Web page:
A while ago, my wife hit me with some very serious truth,
“You read a ton about theology and philosophy, but you don’t struggle with that.”
Her follow up comments gave me some hints at things I struggle with, so I decided to start reading along those lines. Earlier in the summer, I read Crazy Busy and learned a lot about my issues with always being on-the-go. This month, I took a tip from fellow ChurchMag-er, KC Procter, and read Manage Your Day-to-Day edited by Jocelyn K. Glei.
Written by a cadre of creatives, the book offers really insightful ideas about how to build a better routine, stay focused, etc. It’s definitely a book that, though small, requires two readings so that you can be back over sections that really stood out on the first time through.
What I Learned
I’m going to write another post about some specific things I learned from this book, but there are so many, in general, that I could make this section go on quite a while. First of all, one of the biggest mistakes I make every day when I sit down at my desk in the morning is that I immediately check my e-mail. Now, I know that you’re thinking, “But someone might have e-mailed me! I have to check it first thing!” While it may be true that someone might be waiting for you to check and respond to your e-mail, it’s also true that your greatest productivity, your greatest bursts of creative energy are likely to come in those first few hours of the day. So, why would you want to waste that on e-mail? Work creatively for the first two or three hours of the day and then get caught up on your e-mail before or just after lunch.
Secondly, I have a real problem with waiting for the “moment” when creativity will strike, assuming that I’ll be able to crank out ten posts, five pages, and a podcast in one afternoon. That’s not just dumb—it’s immature. Children do things when they feel like it; adults do things when they must be done. Amateurs wait for creativity to come to them. Professionals sneak into Creativity’s house at sunrise and put on a pot of coffee before waking Creativity up and saying, “Old friend, it’s going to be a long day. We have a lot of work to do,” before throwing a bag over Creativity’s head and throwing it in the back of the car and peeling out of the driveway. (I think that someone famous said something similar/better. I can’t remember who, but if you know, please let me know.)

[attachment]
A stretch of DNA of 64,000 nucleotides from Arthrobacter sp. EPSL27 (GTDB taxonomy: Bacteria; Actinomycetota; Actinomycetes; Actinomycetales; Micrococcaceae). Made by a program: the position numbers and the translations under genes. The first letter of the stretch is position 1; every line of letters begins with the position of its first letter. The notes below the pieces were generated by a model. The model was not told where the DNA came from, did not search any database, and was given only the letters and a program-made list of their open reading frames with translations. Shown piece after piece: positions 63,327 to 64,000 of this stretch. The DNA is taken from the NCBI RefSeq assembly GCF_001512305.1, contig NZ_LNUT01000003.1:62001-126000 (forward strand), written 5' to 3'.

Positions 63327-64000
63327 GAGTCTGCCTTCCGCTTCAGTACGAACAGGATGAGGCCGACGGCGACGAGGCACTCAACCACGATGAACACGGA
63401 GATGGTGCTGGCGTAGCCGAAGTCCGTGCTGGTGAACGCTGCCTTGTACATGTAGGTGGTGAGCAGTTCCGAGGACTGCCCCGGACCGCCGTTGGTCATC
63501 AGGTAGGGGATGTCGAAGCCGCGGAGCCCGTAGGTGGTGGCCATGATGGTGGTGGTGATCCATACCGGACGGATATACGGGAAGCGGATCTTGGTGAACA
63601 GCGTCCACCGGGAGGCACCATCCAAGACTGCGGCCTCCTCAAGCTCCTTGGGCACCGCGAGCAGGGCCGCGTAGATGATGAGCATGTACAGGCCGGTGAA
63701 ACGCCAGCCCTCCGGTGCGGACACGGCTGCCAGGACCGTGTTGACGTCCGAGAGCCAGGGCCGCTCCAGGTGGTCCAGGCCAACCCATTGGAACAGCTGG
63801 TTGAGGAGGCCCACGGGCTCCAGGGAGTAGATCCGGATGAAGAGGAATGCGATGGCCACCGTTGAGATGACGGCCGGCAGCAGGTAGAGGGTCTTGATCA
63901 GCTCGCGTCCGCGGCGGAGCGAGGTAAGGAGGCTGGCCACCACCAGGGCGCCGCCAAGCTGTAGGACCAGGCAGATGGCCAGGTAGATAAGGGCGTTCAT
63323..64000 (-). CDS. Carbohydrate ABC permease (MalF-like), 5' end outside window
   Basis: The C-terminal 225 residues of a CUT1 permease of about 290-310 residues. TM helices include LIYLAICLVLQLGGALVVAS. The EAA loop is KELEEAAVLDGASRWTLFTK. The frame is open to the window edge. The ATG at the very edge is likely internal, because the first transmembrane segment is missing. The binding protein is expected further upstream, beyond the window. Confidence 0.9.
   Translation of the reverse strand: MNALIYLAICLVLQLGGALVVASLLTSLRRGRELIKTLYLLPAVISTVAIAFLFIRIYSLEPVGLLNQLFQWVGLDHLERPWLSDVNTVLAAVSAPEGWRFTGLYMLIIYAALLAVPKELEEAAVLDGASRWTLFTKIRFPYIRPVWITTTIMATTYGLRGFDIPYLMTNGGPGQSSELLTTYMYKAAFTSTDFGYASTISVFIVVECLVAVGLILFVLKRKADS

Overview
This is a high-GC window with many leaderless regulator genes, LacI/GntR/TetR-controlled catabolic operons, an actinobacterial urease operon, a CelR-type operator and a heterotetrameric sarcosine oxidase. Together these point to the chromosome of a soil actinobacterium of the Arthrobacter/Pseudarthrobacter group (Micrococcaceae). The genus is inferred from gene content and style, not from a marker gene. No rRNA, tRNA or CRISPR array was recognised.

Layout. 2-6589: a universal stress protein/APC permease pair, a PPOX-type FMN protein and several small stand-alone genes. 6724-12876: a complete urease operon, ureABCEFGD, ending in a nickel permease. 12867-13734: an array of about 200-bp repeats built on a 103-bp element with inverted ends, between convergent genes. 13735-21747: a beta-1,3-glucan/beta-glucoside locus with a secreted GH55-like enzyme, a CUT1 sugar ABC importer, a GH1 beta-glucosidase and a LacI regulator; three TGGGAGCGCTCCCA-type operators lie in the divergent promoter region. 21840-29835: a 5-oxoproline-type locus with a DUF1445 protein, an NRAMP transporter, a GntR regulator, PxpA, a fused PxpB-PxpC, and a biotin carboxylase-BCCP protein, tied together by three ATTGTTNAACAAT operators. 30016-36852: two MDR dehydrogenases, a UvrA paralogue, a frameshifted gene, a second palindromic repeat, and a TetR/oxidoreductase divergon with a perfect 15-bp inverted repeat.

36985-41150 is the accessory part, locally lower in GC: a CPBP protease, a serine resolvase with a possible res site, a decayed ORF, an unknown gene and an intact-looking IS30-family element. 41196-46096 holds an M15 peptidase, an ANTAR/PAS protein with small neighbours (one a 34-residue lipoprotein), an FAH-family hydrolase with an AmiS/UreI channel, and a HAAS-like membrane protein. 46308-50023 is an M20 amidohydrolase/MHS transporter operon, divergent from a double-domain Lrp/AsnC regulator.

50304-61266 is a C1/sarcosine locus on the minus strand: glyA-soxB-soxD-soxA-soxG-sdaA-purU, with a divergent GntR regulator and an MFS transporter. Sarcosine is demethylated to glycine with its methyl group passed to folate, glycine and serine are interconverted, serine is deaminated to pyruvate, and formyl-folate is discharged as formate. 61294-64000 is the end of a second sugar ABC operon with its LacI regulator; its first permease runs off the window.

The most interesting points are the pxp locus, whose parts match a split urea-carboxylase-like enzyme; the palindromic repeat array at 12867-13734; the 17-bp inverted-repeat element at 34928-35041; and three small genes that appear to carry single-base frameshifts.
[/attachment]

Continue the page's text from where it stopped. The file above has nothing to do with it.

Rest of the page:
There’s really a lot more in the book, but I think you should have to pay for it to know. (Or use your local library, which is what I did.)
Structure & Content
The book is broken down into four sections, each one designed to deal with a particular issue like routine, focus, etc. Within each section there are five chapters, written in a very easy-to-read language. I recommended the book to a friend, describing the writing as “blog post style” because its concise and easily understood. Something I found very helpful were the Q/A chapters that were scattered about. They offered a very unique look at the topics and were a nice change of pace from the regular chapters. Also very cool are the quotes from famous creates between each chapter, and the “takeaway” summaries at the end of each section. If I hadn’t been moving while reading this book, I’d have probably been able to read it twice in the time it took me to actually read it the first time. This is definitely a book that you could (and should) read with a open notebook or laptop to record notes in.
This would be a great book for any creative (or even a pastor). Personally, in the realm of church tech, I think this would be a great book for a professional tech to read. As a full-time teacher, a lot of the suggestions don’t really apply to me because of the distinct nature of teaching. However, during the summer, I really put in some serious time at the church, and using what I’ve learned from this book would make that time much more productive. At the same time, any creative, even a part-timer like me, can learn and apply a lot of this book’s information to their workflow. I heartily recommend it.
You can buy Manage Your Day-to-Day: Build Your Routine, Find Your Focus, and Sharpen Your Creative Mind (The 99U Book Series), edited by Jocelyn K. Glei, from Amazon.
[Image via 99u.com]